In a person’s lifetime there may be not more than half a dozen occasions that he can look back to in the certain knowledge that right then, at that moment, there was room for nothing but happiness in his heart.
—  ― Ernestine Gilbreth Carey

Lillian Moller Gilbreth (1878-1972) was a pioneer in two separate, very different fields: not only was she one of the first working female engineers with a PhD, she was also the first industrial/organizational psychologist. Her work as an efficiency expert contributed greatly to the study of industrial engineering.

She was the first person ever to be awarded a degree in industrial psychology, in 1915. She was the first American engineer to combine psychology and scientific management, and applied her principles even to domestic tasks, enabling women to shorten the time spent with domestic duties and pursuing careers outside the home. She additionally worked as a volunteer on the President’s Emergency Committee for Unemployment in order to tackle this problem for American women.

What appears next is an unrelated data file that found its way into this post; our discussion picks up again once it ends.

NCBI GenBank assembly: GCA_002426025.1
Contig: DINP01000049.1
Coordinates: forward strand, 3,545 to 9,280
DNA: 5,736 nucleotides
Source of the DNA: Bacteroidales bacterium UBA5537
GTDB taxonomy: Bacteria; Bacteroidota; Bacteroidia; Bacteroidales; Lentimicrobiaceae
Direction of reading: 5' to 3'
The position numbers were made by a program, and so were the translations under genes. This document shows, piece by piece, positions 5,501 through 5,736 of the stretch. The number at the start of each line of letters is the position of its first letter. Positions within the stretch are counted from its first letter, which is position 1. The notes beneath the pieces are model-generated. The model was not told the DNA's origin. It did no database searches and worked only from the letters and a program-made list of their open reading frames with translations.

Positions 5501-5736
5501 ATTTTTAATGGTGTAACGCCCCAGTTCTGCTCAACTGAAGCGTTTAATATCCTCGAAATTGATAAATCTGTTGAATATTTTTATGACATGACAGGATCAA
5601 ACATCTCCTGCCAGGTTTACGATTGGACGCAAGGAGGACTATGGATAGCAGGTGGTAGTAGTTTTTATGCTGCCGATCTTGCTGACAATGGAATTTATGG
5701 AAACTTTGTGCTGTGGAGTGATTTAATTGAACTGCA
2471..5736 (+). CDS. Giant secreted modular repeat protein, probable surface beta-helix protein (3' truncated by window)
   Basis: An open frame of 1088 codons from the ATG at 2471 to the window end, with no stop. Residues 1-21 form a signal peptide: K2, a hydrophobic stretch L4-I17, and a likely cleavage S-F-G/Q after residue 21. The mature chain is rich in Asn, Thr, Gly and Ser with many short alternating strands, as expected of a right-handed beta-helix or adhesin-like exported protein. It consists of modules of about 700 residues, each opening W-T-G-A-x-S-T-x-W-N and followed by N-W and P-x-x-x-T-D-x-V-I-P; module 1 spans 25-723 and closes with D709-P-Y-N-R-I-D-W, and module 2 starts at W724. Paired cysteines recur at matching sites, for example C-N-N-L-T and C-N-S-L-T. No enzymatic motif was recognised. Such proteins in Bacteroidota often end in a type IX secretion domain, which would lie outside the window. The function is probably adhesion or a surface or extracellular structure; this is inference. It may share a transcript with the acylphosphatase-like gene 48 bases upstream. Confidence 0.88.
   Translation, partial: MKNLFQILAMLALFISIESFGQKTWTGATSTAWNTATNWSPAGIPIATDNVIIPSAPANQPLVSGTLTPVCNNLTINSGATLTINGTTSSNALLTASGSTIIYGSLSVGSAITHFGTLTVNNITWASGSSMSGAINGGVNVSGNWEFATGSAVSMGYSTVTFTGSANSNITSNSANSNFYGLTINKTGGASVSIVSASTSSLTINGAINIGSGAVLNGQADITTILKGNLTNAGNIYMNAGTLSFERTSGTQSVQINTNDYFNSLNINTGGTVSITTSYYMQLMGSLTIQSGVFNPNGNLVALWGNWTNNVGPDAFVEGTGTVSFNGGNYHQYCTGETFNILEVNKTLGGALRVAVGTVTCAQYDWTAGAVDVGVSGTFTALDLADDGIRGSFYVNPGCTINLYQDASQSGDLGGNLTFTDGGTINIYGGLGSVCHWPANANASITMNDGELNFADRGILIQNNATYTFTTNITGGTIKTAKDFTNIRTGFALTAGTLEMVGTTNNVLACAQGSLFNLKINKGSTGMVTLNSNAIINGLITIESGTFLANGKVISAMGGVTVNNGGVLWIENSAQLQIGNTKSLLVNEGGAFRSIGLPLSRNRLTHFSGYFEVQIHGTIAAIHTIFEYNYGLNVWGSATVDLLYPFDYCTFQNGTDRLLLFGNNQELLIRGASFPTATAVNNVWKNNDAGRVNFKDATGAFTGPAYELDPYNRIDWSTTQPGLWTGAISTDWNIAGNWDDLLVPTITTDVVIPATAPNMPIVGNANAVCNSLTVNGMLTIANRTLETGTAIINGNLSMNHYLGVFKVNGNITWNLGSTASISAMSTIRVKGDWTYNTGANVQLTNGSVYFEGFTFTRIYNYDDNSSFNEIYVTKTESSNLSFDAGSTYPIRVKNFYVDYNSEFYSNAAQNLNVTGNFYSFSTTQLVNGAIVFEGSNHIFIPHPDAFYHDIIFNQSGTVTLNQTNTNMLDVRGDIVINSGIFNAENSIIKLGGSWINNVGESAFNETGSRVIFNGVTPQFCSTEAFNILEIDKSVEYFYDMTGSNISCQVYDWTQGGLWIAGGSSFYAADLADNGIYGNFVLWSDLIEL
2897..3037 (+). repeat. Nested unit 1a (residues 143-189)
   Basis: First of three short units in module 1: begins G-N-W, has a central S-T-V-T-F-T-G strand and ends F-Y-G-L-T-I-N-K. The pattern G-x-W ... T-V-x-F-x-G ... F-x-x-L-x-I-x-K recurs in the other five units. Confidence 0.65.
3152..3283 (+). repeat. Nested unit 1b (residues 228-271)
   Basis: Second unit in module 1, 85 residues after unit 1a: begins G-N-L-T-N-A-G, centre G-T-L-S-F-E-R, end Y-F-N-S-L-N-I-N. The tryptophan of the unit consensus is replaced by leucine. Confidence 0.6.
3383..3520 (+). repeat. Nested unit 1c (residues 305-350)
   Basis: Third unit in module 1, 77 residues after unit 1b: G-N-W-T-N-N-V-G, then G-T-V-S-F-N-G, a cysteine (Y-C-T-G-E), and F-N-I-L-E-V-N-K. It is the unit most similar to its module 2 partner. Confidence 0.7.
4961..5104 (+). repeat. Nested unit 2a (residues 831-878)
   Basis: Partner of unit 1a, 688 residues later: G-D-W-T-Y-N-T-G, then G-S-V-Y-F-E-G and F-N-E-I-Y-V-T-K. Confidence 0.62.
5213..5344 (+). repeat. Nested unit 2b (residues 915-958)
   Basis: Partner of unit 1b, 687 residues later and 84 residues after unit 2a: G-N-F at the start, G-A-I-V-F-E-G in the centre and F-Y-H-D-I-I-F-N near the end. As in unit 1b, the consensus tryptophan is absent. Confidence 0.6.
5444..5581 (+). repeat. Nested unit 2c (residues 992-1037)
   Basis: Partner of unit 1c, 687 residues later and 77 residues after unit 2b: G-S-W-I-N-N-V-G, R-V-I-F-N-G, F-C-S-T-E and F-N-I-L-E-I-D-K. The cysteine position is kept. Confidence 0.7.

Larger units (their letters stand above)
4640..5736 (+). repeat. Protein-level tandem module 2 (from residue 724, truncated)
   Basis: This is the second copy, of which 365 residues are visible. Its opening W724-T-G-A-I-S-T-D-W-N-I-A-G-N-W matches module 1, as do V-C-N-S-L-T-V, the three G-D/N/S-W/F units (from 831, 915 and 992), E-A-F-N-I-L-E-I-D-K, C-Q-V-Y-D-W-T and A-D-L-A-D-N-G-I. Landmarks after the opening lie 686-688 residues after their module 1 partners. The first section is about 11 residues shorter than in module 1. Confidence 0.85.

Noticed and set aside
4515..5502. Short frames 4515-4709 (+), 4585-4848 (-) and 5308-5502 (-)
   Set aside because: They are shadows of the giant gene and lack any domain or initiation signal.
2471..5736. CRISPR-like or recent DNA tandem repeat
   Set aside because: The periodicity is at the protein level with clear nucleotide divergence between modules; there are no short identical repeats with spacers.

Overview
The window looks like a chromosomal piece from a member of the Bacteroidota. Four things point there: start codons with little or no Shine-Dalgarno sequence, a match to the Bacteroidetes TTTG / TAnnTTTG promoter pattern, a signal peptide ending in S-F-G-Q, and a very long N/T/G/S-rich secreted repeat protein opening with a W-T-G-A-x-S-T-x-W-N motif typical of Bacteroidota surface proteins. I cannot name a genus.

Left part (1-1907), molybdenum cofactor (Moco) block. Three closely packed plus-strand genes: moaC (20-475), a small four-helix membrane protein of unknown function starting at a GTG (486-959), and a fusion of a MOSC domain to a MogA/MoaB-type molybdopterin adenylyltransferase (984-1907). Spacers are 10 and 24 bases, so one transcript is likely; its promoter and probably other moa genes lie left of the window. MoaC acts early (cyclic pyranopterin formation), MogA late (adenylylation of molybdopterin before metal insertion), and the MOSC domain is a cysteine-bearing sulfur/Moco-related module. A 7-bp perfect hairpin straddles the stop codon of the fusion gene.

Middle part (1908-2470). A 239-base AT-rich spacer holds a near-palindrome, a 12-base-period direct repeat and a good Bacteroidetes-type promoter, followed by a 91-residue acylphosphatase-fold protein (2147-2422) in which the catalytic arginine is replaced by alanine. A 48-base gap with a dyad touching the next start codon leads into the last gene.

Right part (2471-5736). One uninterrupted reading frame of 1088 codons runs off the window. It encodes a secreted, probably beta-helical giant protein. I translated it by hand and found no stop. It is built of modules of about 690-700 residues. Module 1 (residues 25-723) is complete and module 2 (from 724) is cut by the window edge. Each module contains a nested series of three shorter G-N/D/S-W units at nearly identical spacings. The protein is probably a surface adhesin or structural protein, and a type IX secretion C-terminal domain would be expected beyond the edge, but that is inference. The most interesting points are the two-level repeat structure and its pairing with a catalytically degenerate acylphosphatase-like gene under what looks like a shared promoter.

The Original Films of Frank B. Gilbreth (time and motion studies)

“Left hand of drill press operator ‘Positioning after transportation’ (this study resulted in cutting the time in halves).” Machinist with light showing hand movements, circa 1915. Collection: Frank B. Gilbreth Motion Study Photographs (1913-1917). Repository: The Kheel Center for Labor-Management Documentation and Archives